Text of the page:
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Statistics show a frightening amount of people still don't have a back up strategy of any sort.
Is that what you meant by this thread then? Because i'm really confused what your point is.
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Old 08-07-2013, 08:39
Faust
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Is that what you meant by this thread then? Because i'm really confused what your point is.
Simply a response to your post about having a strategy in place for the possibility of a backup going missing. Perhaps the hot weather is causing you problems?
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Old 08-07-2013, 19:11
whoever,hey
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Simply a response to your post about having a strategy in place for the possibility of a backup going missing. Perhaps the hot weather is causing you problems?
Its not affecting me in the slightest. The majority of people not doing backups doesn't mean online storage cant be used as a backup, and is in fact nothing more than that.
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Old 08-07-2013, 20:26
Faust
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Its not affecting me in the slightest. The majority of people not doing backups doesn't mean online storage cant be used as a backup, and is in fact nothing more than that.
Which then brings us full circle, i.e. which is the preferred choice, NAS The Cloud, or even a simple external HD?
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Old 08-07-2013, 21:03
Maxatoria
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If you use a cloud company the simple questions are...
1. where are they based....check the local laws to see what if any effort they have to go through to access your data
2.Do they back up your data....if not then your data is already in the realm of #1 so send off a polite email to the government spook agency of the country asking for your data
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Old 08-07-2013, 21:38
whoever,hey
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Which then brings us full circle, i.e. which is the preferred choice, NAS The Cloud, or even a simple external HD?
NAS for me because its local and still accessible from anywhere in the world from my mobile.

Basically a personal cloud.
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Old 08-07-2013, 22:49
Faust
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NAS for me because its local and still accessible from anywhere in the world from my mobile.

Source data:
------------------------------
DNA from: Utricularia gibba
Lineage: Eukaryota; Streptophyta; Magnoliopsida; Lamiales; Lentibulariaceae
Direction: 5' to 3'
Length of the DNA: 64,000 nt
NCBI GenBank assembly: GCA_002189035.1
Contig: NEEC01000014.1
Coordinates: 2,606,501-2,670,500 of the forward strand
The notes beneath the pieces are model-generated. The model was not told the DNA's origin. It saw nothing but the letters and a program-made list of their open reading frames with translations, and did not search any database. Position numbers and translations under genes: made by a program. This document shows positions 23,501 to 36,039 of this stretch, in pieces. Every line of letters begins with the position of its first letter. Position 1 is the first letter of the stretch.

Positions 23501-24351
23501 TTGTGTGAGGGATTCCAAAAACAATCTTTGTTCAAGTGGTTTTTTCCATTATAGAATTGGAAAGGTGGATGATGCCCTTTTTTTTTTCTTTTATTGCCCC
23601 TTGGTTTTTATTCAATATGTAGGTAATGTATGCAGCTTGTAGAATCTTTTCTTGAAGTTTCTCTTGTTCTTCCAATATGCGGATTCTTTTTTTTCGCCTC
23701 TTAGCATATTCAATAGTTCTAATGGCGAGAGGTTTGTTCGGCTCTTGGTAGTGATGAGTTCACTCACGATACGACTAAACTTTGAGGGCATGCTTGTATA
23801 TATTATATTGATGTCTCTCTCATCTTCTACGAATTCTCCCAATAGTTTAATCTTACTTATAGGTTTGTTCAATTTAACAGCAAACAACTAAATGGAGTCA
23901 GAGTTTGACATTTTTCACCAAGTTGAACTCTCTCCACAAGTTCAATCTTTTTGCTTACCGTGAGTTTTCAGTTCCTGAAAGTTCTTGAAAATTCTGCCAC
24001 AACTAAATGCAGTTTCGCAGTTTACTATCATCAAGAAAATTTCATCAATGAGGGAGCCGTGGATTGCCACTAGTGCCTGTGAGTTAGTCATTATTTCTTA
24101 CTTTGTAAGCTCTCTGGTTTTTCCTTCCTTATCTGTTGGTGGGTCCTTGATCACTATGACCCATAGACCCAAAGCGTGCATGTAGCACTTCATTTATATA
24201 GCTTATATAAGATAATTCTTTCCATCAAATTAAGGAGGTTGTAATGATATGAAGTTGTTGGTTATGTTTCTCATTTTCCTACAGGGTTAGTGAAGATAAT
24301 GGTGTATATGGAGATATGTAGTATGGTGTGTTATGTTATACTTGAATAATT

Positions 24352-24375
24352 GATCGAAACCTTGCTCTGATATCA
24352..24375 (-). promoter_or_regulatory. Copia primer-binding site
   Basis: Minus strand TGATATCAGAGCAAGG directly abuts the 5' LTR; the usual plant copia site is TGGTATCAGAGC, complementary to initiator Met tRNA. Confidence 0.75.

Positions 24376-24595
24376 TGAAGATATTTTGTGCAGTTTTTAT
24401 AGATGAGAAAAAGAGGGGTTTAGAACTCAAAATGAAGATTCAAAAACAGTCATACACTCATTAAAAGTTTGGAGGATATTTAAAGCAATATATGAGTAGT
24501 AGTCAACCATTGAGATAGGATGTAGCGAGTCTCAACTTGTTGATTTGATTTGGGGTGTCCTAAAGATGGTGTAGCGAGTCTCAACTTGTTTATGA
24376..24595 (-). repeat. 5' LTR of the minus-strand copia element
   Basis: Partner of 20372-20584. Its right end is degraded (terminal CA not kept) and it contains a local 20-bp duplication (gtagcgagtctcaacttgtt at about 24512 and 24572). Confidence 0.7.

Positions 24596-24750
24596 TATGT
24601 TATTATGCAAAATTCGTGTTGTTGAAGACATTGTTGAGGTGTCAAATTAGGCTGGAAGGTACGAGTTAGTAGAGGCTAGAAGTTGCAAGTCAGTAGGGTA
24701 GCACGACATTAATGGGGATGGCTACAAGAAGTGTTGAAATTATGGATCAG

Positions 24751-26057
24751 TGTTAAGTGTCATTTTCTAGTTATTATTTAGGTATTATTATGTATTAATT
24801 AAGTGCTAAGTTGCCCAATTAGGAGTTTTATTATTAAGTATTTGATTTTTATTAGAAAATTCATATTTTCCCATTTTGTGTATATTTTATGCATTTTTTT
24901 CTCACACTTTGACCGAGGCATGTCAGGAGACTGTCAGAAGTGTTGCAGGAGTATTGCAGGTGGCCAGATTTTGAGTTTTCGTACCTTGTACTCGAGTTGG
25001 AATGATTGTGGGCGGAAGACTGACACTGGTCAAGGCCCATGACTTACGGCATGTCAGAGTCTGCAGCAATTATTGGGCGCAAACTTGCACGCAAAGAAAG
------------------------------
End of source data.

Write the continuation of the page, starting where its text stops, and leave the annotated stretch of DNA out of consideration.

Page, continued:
Basically a personal cloud.
I too prefer the NAS solution. I currently have mine off site in what I hope is a relatively secure location. At least if my home is burgled I still have my data on the NAS and vice versa.

I know of lots of people who buy a NAS then put it right next to their computer. Where is the security in that solution and what is the point?
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Old 09-07-2013, 03:25
Loobster
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(1) How do we know that the personal data one stores in the Cloud is secure?

(2) How do we know that companies that we trust our data with are going to be around in the future?
1) Encrypt it first. Using more than one encryption algorithm.

2) Well my important stuff is on my Google Drive .... don't think they are going anywhere any time soon.

You cannot trust cloud data any more than you can trust the hard drive in your computer. It is just one more copy of important data that, hopefully, will still be there if you need it.
Incorrect, Alan.

Cloud backup companies keep multiple copies of the data at physically separate locations, often at other ends of the country. If all copies of your data are destroyed by whatever cataclysm is capable of doing so, you won't be bothered about your data.

Google have allegedly never lost any data. Their biggest [cascade] hardware failure resulted in a restore from the backup, of the backup, of the original data. And they also had a backup of THAT instance of the data, on tape, so I'm told.
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Old 09-07-2013, 03:29
Loobster
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Which then brings us full circle, i.e. which is the preferred choice, NAS The Cloud, or even a simple external HD?
I guess the answer depends on the volume of your data.

If the data you view as 'critical' is just your personal information, spreadsheets of passwords, scans of ID cards etc (all encrypted, of course) then that doesn't take up much. My 'critical' data that I've accumulated in the last 15 years of owning a computer doesn't even fill up a 20MB truecrypt volume.

If your 'critical' data includes every movie you ever downloaded .... well then I guess NAS is your only cost effective option.